That was a direct application through a recruiter. The other instance where recruiters came into play was when I unwisely put my résumé on public display on Monster. BIG mistake. I got a phone call from a head-hunter (I won’t even call them a recruiter in this case) based on the west coast. He said he had some positions in the Seattle area (probably Boeing) and was wondering if I was interested. I said I was interested in the Boston area, to which he replied: “Oh, are there aerospace companies near Boston?” Let’s see: GE, UTC, Boeing, MITRE, Raytheon, MIT Lincoln Labs, BAE, General Dynamics, Lockheed Martin, Northrop Grumman, Ametek… Not to mention other smaller companies like The MathWorks and Charles River Analytics who service the larger companies. Such blatant ignorance of the job market led me to remove my résumé from public view that day.

I learned a lot from the experience. I got in some great practice doing interviews. I am very good at behavioral interviews. Companies generally ask the same questions (I got this one several times: “Can you think of a time where you had a conflict with a co-worker or project partner? How did you resolve the conflict?”), so it’s good to have canned responses. The toughest interview I had, by far, was with The MathWorks. I applied for an opening as an Application Support Engineer, which I thought I’d be great at since I use their products (MATLAB, Simulink, and Stateflow) in my current position. Boy oh boy, it was a TECHNICAL interview. I got a call from the interviewer and was told “No reference materials allowed.” The questions themselves weren’t hard, but they were geared towards people who were full-time graduate students. I was familiar with all of the concepts, but they wanted me to give abstract definitions. It was awful. Didn’t get that job.

Another thing I learned is that small companies seem to be a lot more fun than big companies. There are more risks involved as far as job security, but I was very excited after interviewing at Charles River Analytics. Unfortunately, the job description and my experience didn’t quite match up. They wanted someone with more experience in Java, which I had studied during my Master’s, but I’ve never used it professionally. The position was in the Cognitive Systems group, but I was more intrigued by the work being done by another group within the company (the Sensor Systems group). I don’t know where my career will take me, but I’d recommend any one looking for something different than the big company environment to look at small companies and startups.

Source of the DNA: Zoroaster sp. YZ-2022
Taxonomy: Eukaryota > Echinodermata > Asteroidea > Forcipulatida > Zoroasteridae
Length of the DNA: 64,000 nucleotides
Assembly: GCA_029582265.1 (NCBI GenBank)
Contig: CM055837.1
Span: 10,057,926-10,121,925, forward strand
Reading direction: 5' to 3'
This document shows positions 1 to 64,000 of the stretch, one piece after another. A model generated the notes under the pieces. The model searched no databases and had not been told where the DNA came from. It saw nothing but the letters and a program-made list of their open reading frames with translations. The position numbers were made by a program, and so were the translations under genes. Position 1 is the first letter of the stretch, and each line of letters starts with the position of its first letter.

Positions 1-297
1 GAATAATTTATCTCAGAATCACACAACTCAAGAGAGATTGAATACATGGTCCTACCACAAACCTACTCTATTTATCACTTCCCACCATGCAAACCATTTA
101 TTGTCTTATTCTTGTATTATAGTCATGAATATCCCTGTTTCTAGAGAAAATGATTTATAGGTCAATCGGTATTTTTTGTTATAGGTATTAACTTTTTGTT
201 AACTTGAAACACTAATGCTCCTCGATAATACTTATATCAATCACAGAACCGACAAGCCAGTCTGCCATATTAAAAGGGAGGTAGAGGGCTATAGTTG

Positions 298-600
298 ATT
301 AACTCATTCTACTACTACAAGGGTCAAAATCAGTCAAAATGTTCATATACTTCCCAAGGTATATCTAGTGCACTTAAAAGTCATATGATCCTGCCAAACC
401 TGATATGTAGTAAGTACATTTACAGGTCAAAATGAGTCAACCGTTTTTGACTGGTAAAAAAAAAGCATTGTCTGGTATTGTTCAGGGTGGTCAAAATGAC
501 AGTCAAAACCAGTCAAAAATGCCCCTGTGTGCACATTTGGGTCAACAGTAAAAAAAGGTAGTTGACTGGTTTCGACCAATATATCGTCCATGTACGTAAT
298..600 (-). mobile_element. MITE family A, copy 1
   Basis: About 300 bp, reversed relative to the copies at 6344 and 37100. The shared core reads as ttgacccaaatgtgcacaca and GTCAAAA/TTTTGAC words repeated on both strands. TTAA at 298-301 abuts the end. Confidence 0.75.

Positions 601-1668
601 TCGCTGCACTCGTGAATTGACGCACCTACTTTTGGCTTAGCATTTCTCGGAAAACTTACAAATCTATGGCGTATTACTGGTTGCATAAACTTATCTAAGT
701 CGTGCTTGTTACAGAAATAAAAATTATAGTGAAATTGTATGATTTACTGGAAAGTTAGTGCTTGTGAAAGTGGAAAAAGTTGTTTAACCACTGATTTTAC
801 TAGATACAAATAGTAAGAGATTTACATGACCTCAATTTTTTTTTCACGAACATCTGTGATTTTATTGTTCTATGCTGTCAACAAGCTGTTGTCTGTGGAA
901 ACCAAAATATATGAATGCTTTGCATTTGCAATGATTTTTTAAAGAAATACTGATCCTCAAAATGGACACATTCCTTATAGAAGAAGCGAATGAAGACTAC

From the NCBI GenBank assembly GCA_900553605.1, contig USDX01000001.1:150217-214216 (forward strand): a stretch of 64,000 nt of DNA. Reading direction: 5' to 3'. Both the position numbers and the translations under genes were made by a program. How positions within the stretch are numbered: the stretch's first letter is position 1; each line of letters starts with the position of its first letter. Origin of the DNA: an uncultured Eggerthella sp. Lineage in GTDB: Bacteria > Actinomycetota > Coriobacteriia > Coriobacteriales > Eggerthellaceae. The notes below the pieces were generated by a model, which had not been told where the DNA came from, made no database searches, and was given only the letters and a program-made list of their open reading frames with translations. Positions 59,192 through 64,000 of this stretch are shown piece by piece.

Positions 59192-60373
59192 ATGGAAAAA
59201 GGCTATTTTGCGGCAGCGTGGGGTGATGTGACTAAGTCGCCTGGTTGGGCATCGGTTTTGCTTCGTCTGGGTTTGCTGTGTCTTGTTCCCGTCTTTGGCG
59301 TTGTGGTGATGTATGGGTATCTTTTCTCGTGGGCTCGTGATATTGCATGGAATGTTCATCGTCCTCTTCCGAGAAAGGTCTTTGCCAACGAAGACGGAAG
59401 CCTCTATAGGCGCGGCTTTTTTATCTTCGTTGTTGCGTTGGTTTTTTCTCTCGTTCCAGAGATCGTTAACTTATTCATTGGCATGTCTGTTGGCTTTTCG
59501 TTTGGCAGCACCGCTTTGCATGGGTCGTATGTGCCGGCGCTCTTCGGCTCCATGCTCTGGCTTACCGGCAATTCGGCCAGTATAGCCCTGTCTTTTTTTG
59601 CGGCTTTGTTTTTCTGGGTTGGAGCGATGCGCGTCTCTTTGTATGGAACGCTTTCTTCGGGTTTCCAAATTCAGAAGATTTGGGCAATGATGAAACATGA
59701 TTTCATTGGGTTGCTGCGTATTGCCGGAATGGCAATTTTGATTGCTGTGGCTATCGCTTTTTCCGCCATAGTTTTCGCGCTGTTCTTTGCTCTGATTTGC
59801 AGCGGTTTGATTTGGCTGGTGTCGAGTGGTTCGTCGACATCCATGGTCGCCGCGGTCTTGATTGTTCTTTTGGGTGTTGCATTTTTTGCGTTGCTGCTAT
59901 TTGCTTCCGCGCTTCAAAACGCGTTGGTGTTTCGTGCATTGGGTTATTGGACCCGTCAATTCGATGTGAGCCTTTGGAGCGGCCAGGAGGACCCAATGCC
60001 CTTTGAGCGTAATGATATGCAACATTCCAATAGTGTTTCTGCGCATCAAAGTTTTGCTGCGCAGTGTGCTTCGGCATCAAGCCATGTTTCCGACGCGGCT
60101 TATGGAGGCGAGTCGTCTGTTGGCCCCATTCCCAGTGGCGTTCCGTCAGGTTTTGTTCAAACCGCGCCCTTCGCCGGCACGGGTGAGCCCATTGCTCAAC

Now it’s down to the logistics of making the move. I’m in contact with about a dozen people from three different companies regarding the move (which is being paid for by GE): Cartus, Electric Insurance, and Castine Moving & Storage. The lady and I found an apartment in Medford through a broker (Apartment Rental Experts; great people). Our current landlords aren’t too happy about us moving four months early, but we get reimbursed for some of the rent, so it’s not a big deal. We’ll see how it goes…

Monday, March 7, 2011

3-7-11: End of the Ski Season

This past weekend marked the end of the ski season for me. I don’t much like spring skiing, so I’m pretty sure I’m packing it in until next winter.

I’m happy that it went out on a high note, for the most part. This weekend was the On Snow Winter Carnival, an annual three-day celebration of winter hosted by the Connecticut Ski Council at a selected Vermont skiing resort. The past two years have been at Mount Snow. Last year’s event was awesome in many regards, but the event this year was still pretty good. I think most of it was due to the weather (this year had one good day, one mediocre day, and one very rainy day; last year had three sunny days). I am sure glad I took Friday off from work to get in a great day in the sun. Saturday was very foggy and misty, and I didn’t even bother skiing with all the rain yesterday.